*Using information from the story, give two
reasons
explaining why Denise wants to take Sweet
Magnolia
home with her and two reasons why she changes
her
mind.

Categories Of Constructed
Response Format
Brief-constructed response items - Require only short
responses from students. Example include sentence
completion where students fill in a blank at the end of a
statement; short answer to open-ended questions;
labelling a diagram; or answering a Mathematics problem
by showing their solutions.
Performance assessments - require students to
perform a task rather than select from given set of
options. Unlike brief-constructed response items, students
have to come up with a more extensive and elaborate
answer or response. Performance tasks are called
authentic or alternative assessments because students

Categories Of Constructed
Response Format
Essay assessments -involve answering a question or
proposition in written form. it is powerful in the sense that
it allows students to express themselves and demonstrate
their reasoning.
Oral questioning -is a common assessment method
during instruction to check on student understanding.
When done formally, oral questioning may take the form
of an interview or conference.

3. Teacher Observations
An observation is an informal visual assessment of
student learning.
Teacher observations are a form of on-going
assessment, usually done in combination with oral
questioning. Teachers regularly observe students to
check on their understanding. By watching how students
respond to oral questions and behave during individual
and collaborative activities, the teacher can get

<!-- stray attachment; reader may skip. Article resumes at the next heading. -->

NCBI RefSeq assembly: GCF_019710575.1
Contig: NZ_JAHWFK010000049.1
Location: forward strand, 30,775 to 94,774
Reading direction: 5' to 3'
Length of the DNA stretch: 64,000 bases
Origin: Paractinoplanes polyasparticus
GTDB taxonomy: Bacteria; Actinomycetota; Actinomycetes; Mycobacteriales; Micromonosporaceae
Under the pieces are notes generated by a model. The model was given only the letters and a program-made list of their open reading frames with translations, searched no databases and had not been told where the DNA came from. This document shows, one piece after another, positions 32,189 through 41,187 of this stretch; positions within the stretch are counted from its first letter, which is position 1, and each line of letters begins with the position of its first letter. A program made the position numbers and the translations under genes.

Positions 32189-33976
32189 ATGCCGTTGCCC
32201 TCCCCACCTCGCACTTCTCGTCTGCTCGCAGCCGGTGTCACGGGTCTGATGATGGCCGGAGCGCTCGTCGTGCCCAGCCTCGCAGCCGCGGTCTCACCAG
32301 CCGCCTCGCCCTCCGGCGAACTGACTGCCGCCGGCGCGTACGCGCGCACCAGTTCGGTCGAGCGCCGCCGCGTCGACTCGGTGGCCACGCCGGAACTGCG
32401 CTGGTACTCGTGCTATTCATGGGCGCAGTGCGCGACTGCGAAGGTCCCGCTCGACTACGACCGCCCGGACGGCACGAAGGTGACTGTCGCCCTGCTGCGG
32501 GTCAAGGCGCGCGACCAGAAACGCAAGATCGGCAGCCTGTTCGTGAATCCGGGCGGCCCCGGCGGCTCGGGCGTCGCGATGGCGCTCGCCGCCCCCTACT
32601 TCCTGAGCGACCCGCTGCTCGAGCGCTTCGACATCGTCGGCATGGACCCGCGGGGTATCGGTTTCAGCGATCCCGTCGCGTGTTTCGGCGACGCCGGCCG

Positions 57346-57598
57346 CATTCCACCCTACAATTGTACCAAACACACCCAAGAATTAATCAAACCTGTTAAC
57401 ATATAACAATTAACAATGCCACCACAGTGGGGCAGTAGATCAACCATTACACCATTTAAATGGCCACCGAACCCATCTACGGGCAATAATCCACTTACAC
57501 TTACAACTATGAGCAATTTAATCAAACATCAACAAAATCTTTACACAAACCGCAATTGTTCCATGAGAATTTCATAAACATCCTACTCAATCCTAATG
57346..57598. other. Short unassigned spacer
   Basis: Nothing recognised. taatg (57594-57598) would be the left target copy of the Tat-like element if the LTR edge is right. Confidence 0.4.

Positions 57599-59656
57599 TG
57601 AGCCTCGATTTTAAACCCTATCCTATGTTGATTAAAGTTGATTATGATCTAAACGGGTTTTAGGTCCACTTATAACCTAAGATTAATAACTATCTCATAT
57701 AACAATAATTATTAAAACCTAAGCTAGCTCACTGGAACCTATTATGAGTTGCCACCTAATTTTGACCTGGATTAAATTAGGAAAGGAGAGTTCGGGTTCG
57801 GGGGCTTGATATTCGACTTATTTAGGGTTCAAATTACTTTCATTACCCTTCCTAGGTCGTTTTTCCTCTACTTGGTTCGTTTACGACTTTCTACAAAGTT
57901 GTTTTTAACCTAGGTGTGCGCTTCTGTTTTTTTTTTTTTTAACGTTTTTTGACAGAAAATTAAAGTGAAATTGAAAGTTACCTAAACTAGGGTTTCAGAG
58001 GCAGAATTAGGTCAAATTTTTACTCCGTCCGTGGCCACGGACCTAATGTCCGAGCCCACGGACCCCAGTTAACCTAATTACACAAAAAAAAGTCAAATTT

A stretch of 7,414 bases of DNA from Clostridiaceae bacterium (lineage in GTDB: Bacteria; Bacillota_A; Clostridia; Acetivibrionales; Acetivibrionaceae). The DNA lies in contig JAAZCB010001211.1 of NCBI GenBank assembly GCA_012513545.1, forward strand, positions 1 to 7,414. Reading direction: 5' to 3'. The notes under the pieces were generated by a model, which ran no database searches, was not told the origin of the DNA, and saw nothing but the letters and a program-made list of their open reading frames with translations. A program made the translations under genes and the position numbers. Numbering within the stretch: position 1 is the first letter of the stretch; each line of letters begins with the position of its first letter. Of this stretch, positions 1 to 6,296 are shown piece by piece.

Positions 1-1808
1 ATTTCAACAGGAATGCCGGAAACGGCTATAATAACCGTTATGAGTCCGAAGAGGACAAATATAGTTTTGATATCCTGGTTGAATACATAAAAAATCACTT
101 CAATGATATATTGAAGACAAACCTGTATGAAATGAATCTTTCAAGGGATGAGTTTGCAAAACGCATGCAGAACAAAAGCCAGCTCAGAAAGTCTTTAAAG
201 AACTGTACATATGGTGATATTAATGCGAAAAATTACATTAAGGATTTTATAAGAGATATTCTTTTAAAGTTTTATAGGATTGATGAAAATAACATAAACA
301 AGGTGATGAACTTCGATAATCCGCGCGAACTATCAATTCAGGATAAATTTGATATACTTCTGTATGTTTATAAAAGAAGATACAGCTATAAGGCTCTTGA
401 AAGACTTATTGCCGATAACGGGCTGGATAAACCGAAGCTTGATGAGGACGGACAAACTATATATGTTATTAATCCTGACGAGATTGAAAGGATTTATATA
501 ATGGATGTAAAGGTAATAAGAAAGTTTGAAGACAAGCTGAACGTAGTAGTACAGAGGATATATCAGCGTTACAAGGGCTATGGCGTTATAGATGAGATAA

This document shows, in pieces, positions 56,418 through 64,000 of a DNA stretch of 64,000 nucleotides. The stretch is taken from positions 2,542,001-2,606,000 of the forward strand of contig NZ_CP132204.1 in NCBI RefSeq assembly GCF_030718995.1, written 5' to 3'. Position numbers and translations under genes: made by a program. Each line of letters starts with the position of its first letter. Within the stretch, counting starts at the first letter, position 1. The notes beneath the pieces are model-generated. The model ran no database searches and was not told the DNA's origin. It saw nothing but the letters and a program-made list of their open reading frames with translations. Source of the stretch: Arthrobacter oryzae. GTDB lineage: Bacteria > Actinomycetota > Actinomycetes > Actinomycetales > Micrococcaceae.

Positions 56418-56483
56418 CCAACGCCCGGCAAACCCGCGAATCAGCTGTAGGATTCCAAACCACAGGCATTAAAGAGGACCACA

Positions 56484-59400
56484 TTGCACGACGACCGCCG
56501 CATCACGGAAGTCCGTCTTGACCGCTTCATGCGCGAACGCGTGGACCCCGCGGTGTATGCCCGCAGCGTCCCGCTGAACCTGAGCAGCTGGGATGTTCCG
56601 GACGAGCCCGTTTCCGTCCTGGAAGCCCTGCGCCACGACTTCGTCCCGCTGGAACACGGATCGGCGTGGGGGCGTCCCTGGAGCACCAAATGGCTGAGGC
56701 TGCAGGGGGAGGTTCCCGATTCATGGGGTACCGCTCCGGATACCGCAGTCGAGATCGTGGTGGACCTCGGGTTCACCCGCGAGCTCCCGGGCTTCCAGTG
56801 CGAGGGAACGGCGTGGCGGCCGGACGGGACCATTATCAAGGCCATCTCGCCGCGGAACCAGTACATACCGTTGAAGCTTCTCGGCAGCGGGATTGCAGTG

information if learning is taking place in the classroom

What is an Observations
objective?
To help the teacher see student learning in
order to check on the effectiveness of
instruction, to change instruction, and/or to
assess student learning. It provides immediate
feedback to a teacher about student learning.

Student Self-Assessment
The process by which the student gathers information
about and reflects on his or her own learning [it] is
the students own assessment of personal progress in
knowledge, skills, processes, or attitudes. Selfassessment leads a student to a greater awareness and
understanding of himself or herself as a learner
(Ministry of Education, 2002, p. 3).

Advantages Of Student SelfAssessment


Encourages student involvement and responsibility.
Encourages students to reflect on their role and
contribution to the process of the group
work.
Allows students to see and reflect on their peers
assessment of their contribution.
Focuses on the development of students judgment
skills.

Disadvantages Of Student SelfAssessment


Potentially increases lecturer workload by
needing to brief students on the process as well
as on-going guidance on performing self
evaluation.
Self evaluation has a risk of being perceived as
a process of presenting inflated grades and
being unreliable.

Matching Learning Targets With


Assessment Methods